Tuesday September 23, 2014 0 comments
CENTENNIAL - Allosource, one of the nation's largest providers of skin, bone and soft tissue allografts for use in surgical procedures and the world's largest processor of cellular bone allografts, announced it signed a Space Act Agreement with NASA and the Jet Propulsion Laboratory (JPL) to collaborate on microbial research.
Allosource said it will leverage technologies developed by NASA/JPL for assembly and launch operations of various Mars missions to advance microbial research in tissue processing.
Manufacturer's Edge - formerly the Colorado Association for Manufacturing and Technology (CAMT) - and NASA are partners on a technology matching and product development assistance program to help Colorado companies use NASA resources to spur innovation for new products and processes.
"Working with NASA and JPL is an amazing achievement for Allosource, and we are grateful for Manufacturer's Edge's assistance in facilitating this relationship," said Thomas Cycyota, Allosource president and CEO.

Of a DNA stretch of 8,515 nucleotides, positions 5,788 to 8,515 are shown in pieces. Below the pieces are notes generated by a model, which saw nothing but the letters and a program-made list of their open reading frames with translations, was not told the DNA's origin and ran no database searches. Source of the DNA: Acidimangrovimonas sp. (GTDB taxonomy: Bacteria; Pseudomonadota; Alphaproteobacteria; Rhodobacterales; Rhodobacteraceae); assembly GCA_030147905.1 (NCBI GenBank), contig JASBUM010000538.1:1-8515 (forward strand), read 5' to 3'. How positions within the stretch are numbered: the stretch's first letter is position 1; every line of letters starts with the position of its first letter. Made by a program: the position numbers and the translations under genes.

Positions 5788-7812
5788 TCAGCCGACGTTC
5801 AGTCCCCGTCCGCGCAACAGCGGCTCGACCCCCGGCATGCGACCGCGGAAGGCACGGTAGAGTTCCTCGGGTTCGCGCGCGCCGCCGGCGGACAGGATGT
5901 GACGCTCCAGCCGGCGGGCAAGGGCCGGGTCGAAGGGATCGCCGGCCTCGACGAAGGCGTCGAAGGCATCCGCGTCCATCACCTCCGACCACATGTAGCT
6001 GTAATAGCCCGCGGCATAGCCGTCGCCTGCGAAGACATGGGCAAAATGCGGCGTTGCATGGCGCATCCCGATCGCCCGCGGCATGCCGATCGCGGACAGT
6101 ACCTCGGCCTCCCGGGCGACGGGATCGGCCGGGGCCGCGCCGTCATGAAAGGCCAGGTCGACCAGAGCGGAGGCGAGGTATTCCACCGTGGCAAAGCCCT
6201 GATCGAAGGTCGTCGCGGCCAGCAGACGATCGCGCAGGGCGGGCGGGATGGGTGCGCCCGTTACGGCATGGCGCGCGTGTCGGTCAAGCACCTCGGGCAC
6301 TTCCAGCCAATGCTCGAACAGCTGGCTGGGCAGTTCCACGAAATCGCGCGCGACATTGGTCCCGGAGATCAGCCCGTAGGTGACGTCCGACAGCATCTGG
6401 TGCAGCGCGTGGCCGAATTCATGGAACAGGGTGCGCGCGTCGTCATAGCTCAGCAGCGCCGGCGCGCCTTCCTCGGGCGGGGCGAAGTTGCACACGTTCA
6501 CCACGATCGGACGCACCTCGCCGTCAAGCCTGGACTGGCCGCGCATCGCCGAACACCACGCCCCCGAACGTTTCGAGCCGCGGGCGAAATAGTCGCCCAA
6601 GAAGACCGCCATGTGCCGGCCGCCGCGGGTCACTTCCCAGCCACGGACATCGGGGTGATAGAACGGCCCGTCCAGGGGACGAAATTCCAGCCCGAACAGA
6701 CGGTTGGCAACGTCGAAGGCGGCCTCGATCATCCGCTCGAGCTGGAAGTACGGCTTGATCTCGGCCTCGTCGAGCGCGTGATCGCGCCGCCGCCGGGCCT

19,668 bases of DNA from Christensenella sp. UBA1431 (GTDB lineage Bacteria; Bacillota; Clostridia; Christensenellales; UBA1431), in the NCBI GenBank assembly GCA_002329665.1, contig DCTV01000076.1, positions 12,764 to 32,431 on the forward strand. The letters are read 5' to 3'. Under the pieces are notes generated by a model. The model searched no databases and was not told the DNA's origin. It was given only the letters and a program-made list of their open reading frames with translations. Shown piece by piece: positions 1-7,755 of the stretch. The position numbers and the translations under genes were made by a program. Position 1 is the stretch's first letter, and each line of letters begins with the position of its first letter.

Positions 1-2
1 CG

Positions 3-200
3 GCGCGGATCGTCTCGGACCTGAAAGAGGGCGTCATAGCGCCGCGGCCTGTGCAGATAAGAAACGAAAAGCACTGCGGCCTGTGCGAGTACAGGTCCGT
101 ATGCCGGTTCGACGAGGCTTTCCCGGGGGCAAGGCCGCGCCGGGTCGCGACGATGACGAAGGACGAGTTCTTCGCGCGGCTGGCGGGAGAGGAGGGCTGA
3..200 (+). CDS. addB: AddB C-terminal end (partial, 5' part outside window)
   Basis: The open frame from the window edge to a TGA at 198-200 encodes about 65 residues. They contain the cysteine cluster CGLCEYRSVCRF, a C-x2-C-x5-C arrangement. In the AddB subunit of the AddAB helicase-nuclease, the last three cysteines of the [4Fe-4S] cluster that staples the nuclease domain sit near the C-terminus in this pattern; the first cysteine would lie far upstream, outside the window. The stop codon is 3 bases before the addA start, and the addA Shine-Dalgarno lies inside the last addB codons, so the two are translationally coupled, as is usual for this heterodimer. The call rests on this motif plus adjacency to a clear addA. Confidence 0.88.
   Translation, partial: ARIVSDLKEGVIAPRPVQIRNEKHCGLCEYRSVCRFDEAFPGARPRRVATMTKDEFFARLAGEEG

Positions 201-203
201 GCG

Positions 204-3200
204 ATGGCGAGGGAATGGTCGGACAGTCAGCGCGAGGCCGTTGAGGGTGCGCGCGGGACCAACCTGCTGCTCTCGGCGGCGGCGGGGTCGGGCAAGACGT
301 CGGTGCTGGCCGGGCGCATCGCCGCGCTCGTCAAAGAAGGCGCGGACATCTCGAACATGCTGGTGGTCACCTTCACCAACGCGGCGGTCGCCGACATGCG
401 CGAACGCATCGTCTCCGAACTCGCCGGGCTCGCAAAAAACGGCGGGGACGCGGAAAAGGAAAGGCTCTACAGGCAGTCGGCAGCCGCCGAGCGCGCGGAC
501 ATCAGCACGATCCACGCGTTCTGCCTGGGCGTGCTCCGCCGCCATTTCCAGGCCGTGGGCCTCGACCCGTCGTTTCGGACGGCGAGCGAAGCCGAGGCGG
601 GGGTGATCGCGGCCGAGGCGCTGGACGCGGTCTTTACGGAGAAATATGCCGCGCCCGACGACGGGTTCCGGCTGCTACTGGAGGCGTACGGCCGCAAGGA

"We are committed to researching and developing new processes that allow us to continue to maximize the gift of human tissue donation."
The molecular microbial detection technology used in the rigorous pre- and post-mission testing of Mars mission spacecraft components provides an opportunity for Allosource to evolve microbial testing on donated tissue, the company said.
NASA, JPL and Allosource will share ideas and processes related to microbiological testing methods and will look for new ways to rapidly detect the presence of microorganisms.
"This creative collaboration shows the value of connecting NASA's cutting-edge space program technology with Allosource's tissue testing methods to potentially impact countless lives," said Tom Bugnitz, Manufacturer's Edge CEO.